The Great Worcester Tornado of 1953

By Susan Martin, Senior Processing Archivist

Today, 9 June , marks the anniversary of a tragic day in the history of Worcester, Mass. and the surrounding areas. On this day 68 years ago, a catastrophic tornado swept across the county, causing massive damage and killing 94 people. The MHS holds a collection of 72 photographs taken by Boston photographer Alfred K. Schroeder in the aftermath of the tornado.

Photo of 1953 Worcester tornado
Photo. #29.18
Photograph showing destruction from 1953 tornado in Worcester, Mass.
Photo. #29.51
Photograph showing destruction from 1953 tornado in Worcester, Mass.
Photo. #29.11

The statistics are staggering: 94 killed, 1,288 injured, 4,000 buildings damaged or destroyed, hailstones the size of baseballs, winds exceeding 300 miles an hour, debris thrown as far as Cape Cod, and over $52 million in damage (in 1953 dollars). The tornado lasted 84 minutes, mowing a path about 45 miles long from Petersham to Southborough. When it hit the county seat of Worcester—the second most populated city in Massachusetts and home to over 200,000 people at the time—the storm was a mile wide. Ten thousand residents, or 5% of the population, lost their homes that day. (Some sources put this number as high as 15,000.) The 1953 Worcester tornado still ranks as one of the worst in U.S. history.

Photograph showing destruction from 1953 tornado in Worcester, Mass.
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Photograph showing destruction from 1953 tornado in Worcester, Mass.
Photo. #29.7
Photograph showing destruction from 1953 tornado in Worcester, Mass.
Photo. #29.14

The storm must have been a terrifying sight to see. When it first touched down, eyewitnesses reported seeing three funnels simultaneously. Among the hardest hit areas were the campus of Assumption College (now the site of Quinsigamond Community College) and the Burncoat Hill and Great Brook Valley residential neighborhoods. Other, smaller tornadoes were also hitting other parts of Massachusetts and New Hampshire at the same time.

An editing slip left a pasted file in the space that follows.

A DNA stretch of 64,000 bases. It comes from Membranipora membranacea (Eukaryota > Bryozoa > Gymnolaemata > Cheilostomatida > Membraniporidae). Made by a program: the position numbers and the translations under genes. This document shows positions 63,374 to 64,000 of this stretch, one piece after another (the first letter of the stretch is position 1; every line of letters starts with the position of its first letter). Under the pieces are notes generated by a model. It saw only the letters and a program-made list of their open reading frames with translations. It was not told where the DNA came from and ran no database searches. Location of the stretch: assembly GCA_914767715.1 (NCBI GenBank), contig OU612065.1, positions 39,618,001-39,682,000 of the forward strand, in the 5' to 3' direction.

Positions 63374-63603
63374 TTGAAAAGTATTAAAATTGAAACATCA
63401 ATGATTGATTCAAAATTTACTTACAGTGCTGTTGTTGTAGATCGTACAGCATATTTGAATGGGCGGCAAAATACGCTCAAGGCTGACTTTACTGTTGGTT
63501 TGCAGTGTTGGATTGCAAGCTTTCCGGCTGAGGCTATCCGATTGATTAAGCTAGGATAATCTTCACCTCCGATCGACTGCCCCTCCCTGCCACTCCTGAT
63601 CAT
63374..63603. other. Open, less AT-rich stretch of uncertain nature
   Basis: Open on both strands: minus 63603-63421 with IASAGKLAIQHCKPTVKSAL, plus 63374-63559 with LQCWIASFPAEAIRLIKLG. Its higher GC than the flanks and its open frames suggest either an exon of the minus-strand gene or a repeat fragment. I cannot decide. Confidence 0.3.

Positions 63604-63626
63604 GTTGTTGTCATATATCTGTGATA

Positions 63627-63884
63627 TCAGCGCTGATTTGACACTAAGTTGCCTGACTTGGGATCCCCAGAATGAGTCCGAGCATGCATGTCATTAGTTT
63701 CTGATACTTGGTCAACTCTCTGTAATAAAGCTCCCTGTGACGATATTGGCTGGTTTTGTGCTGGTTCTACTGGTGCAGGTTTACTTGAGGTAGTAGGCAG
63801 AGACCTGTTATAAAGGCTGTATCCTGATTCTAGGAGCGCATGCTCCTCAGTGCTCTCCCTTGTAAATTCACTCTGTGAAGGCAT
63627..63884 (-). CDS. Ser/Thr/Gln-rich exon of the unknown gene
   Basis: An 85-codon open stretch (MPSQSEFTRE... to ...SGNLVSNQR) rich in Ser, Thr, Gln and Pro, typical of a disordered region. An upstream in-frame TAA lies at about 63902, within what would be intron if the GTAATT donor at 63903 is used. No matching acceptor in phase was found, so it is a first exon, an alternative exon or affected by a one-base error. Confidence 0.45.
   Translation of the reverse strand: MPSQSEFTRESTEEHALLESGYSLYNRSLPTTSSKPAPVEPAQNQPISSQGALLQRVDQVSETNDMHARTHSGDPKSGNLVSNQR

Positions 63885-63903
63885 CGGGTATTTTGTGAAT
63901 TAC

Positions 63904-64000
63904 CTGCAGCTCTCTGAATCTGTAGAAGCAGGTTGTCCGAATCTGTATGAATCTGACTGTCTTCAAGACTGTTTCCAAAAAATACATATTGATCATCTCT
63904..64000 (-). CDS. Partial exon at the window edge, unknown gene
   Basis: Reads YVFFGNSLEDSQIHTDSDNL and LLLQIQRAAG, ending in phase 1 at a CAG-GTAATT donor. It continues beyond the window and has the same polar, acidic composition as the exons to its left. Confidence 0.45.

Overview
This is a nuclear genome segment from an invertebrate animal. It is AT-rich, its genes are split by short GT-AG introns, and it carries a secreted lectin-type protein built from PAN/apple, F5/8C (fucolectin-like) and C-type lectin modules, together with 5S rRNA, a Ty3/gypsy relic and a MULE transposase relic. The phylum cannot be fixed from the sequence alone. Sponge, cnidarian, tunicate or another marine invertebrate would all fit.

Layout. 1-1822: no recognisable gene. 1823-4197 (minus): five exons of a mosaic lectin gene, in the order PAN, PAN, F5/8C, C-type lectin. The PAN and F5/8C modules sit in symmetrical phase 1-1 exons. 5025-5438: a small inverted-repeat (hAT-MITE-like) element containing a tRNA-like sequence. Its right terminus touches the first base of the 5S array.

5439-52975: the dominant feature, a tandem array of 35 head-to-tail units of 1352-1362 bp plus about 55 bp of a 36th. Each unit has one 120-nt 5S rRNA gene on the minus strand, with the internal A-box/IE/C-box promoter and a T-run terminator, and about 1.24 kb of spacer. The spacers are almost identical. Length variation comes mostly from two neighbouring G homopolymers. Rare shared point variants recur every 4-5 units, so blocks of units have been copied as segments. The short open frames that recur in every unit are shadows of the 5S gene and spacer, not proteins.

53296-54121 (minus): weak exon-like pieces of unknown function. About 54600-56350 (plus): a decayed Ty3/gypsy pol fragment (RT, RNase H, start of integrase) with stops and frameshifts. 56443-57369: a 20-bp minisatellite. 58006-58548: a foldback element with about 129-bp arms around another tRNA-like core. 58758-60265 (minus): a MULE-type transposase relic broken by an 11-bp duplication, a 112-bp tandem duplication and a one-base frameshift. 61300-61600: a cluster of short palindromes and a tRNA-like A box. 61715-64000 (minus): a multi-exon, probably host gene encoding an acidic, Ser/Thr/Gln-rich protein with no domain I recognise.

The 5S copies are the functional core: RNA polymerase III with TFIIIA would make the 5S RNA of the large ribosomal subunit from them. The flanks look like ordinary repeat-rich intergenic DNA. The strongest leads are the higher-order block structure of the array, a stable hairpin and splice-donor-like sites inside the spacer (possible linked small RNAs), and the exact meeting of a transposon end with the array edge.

These tornadoes were part of a weather system that had moved in from the Midwest. However, forecasters had only called for severe thunderstorms in Massachusetts, so residents were taken almost completely by surprise. Because of this disaster and others, as well as technological advances, today’s meteorological warning systems are much more robust.

Worcester Telegram and Evening Gazette special edition, 18 June 1953
Worcester Telegram and Evening Gazette special edition, 18 June 1953

Nine days after the tornado, the Worcester Telegram and Evening Gazette issued a special edition dedicated to the storm, headlined in capital letters: “TORNADO.” This item is also part of the MHS collections. The paper contains 40 pages of pictures of the destruction, as well as horrifying personal stories. For example, a two-week-old infant named Charles C. Oslund of Holden, Mass. was killed when he was literally torn from his mother’s arms by the winds.

The Fujita scale by which we categorize tornadoes today was not introduced until 1971. Looking at the data, meteorologists have retroactively categorized the Worcester tornado as an F4, though it is generally believed to have reached F5 intensity in some locations.

See the MHS website for more of Schroeder’s striking images. The Worcester Historical Museum has also posted some terrific 1953 newsreel footage showing the extensive damage and clean-up efforts in the wake of the storm.

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